1. Appreciate the forward steps but don’t fall for the trends
It’s easy to see what’s happening outside the church and be critical. Usually for one of two reasons: 1) they’re not doing it the way we would, or 2) we’re worried that if we approve of anything they do, it will lead to wholesale acceptance of everything they do. That ol’ slippery slope.
But when forward motion is being made (like the pushback against the casting couch, and a growing interest in spiritual things) we need to affirm it. This is similar to what the Apostle Paul did in Athens when he used their interest in “an unknown god” to tell them about Christ (Acts 17:3).
Instead of leading to acceptance of wrong ideas and actions, expressing an appreciation for even the smallest forward steps can build a bridge of communication and respect that might open up an opportunity to share Christ with them.
2. Reaffirm our principles, but don’t demand them of others
Of all the trends I mentioned, the resurgence of generic spirituality is the one that sets my teeth on edge the most.
Being spiritual is not enough. And being vaguely spiritual is about as bad as it gets, biblically speaking.
So, while we can appreciate the open door it can offer, we can’t give in to it. As believers, we need to know what we believe and why. If we compromise our core values we’ll have nothing to offer a world that’s as compromised as it’s ever been.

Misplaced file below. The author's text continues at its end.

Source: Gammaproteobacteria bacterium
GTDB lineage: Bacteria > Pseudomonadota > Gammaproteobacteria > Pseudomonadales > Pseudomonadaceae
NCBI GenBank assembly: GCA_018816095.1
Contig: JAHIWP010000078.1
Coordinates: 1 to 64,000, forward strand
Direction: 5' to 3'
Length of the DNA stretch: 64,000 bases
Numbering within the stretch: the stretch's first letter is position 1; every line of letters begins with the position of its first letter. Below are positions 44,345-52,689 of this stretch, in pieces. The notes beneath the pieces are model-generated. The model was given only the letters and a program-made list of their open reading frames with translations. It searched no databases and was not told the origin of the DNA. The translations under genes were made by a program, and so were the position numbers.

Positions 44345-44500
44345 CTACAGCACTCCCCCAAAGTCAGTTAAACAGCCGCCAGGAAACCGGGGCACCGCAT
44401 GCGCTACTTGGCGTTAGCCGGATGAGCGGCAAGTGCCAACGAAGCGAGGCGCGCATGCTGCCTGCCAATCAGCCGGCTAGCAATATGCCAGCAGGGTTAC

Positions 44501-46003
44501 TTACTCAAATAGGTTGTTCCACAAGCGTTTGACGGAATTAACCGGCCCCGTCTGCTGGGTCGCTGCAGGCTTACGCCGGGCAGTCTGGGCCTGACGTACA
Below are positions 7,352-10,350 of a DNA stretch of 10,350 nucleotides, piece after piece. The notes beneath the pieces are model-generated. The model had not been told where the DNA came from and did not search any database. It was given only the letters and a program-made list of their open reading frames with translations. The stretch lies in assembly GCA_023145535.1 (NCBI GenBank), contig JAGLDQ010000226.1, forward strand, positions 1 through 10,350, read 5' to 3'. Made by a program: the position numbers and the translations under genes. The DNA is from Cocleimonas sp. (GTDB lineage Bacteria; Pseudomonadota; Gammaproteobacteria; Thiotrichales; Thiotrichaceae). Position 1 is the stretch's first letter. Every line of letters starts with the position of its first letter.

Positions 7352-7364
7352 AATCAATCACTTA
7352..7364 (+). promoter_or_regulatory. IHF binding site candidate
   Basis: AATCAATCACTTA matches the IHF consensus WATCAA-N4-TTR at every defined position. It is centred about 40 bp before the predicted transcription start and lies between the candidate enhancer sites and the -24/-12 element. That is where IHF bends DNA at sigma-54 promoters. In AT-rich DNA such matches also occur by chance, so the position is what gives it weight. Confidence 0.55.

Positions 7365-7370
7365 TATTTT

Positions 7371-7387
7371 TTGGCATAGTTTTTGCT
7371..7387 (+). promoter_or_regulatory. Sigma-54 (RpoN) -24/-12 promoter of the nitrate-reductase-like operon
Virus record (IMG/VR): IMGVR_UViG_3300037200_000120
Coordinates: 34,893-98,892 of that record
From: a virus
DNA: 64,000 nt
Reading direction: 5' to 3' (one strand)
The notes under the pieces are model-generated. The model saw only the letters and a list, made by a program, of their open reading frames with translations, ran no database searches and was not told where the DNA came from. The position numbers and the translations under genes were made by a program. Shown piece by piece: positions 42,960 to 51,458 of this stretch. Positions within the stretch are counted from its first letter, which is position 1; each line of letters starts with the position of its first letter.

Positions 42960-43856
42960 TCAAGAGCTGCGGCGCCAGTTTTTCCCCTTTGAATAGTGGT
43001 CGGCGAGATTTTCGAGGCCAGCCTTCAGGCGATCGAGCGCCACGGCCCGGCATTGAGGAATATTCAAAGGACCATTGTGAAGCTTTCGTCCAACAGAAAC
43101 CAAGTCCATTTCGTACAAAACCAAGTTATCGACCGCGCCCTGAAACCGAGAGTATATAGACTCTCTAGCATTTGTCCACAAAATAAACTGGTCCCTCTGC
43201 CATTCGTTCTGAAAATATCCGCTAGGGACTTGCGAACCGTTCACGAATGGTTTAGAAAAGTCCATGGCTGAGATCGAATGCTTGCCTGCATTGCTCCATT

But that doesn’t mean we can insist on those values for others. Nowhere in the Bible are we urged to require nonbelievers to act like believers.
But there is something very assuring about seeing believers take a stand, even to those who don’t share that stand. Telling people “no matter what you do, I’ll be here when you’re ready,” is very reassuring. And the integrity behind it may be our most appealing characteristic in the coming decades.
3. Strive to learn, more than to win
There are two ways to respond when faced with an opposing viewpoint.
Try to win, or try to learn.
Most of us react with some combination of the two, but we’re always better off when we try to learn first.
- Winning is fun. Learning is hard.
- Winning is short-term. Learning is long-term.